Officials initially waved the chequered flag to Greg Murphy after the scheduled 42 laps as the winner, however a Safety Car mid-race and pit stops had caused confusion.

The results were eventually adjusted to declare Besnard the winner from Jason Bright and Mark Skaife. The trio had originally been 18th, 20th and 21st in the order but had done 43 laps!

2006 Oran Park Raceway Race 2, Mark Skaife
Started: 30th

Mark Skaife charged from 30th to 1st in Race 2. Pic: an1images.com / Justin Deeley

This 53-lap affair was the last of six races during 2006 where the Race 2 grid was determined by the reverse of the Race 1 finishing order.

Skaife had actually failed to finish the first race and under the rules started 30th, behind Race 1 winner and teammate Todd Kelly, but carved his way through to victory.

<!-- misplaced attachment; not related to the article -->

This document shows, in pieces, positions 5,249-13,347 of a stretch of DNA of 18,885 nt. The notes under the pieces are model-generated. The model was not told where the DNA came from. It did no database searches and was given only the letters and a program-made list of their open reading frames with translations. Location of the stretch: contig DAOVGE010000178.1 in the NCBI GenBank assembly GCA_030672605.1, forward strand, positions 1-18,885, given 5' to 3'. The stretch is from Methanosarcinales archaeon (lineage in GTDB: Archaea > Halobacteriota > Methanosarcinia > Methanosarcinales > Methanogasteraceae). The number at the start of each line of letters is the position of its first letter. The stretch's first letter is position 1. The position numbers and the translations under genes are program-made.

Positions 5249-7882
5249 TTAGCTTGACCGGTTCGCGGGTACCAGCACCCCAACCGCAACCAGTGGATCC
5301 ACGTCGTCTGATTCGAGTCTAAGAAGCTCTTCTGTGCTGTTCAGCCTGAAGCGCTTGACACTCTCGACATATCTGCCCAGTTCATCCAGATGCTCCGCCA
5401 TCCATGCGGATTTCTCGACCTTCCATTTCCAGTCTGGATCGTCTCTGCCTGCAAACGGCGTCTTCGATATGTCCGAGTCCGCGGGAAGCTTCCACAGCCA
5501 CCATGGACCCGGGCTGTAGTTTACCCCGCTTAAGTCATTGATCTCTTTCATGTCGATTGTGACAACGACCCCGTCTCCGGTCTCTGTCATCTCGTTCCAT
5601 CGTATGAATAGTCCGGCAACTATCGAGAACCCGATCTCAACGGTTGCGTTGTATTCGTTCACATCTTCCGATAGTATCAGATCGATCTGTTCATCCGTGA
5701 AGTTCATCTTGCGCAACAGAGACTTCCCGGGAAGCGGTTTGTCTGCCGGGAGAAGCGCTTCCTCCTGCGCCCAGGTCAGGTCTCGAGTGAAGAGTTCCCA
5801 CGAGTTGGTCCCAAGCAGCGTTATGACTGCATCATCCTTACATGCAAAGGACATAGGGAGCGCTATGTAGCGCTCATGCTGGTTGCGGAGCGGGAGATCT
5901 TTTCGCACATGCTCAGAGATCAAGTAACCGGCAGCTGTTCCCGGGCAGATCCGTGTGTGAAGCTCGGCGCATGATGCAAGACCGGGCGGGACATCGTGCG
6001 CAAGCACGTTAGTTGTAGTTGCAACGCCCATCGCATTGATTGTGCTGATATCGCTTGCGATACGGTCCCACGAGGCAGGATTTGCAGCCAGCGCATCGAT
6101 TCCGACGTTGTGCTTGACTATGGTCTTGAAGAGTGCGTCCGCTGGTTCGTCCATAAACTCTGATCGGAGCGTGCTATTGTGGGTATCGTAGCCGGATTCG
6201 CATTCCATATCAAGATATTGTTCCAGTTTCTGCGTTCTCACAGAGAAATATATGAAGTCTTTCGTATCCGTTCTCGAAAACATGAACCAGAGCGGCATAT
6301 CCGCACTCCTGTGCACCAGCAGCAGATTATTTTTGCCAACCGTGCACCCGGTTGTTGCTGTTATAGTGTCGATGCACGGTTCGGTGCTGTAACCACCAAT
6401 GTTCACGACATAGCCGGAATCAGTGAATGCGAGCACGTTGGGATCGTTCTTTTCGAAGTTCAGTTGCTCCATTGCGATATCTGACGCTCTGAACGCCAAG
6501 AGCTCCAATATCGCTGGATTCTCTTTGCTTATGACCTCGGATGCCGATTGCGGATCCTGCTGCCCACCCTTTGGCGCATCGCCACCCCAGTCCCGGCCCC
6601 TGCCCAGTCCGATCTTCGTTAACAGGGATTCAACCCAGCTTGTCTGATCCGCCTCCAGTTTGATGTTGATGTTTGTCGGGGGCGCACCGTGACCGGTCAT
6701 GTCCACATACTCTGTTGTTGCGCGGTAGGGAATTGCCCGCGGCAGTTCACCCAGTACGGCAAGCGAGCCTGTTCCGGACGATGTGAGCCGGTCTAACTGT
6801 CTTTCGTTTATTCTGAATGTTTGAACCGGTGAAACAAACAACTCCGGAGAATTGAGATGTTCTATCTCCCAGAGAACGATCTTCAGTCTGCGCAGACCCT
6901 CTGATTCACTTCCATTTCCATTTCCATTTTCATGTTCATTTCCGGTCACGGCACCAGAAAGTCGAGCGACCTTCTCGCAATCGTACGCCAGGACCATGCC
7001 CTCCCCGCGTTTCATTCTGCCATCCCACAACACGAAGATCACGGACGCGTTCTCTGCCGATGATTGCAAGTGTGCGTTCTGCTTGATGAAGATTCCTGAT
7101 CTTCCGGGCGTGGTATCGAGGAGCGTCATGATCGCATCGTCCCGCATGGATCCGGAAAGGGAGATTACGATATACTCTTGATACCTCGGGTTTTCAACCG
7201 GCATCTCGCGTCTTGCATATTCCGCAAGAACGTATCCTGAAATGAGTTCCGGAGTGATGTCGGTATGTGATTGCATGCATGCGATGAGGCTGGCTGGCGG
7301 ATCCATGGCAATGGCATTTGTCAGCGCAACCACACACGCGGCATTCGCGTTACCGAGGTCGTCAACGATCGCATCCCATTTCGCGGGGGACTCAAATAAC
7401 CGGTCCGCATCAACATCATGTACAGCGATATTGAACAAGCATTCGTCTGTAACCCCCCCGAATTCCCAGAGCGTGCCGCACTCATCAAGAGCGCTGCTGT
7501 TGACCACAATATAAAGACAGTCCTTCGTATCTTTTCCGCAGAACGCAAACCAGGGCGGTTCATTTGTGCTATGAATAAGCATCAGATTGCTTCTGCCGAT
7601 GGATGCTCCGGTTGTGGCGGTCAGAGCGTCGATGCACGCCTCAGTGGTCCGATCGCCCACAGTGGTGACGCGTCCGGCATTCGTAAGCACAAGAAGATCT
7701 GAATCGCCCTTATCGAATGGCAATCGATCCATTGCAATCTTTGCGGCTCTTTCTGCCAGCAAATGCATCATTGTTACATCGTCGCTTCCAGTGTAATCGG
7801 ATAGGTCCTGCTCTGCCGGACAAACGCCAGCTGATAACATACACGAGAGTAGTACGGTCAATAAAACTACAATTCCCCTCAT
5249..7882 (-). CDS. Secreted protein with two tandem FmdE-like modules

2000 Clipsal 500 Adelaide Race 2, Mark Skaife
Started: 38th

Skaife accepts the applause of the crowd on the podium. Pic: an1images.com / Graeme Neander

Skaife started from 38th and last due to a rear-of-grid penalty for carrying out a Compulsory Pit Stop under Safety Car on Saturday. As he’d retired from that race with engine problems, the penalty mattered little.

What followed was perhaps Skaife’s greatest-ever drive as his lowly starting slot and a stop-go penalty for speeding in pit lane couldn’t prevent the Holden star from cutting through the atrocious conditions for victory.

That race features in V8 Sleuth’s latest book, ‘Sensational Adelaide: An Illustrated History of the Adelaide 500’, which is now available to pre-order here.

Note: Some readers will expect Craig Lowndes’ 1999 Adelaide 500 Sunday performance to appear on this list, given that he lined up 35th on the grid and won.

However, as that first Adelaide event was uniquely considered a single race split over two segments, Lowndes’ official starting position was the third-place grid slot in which he’d started on Saturday.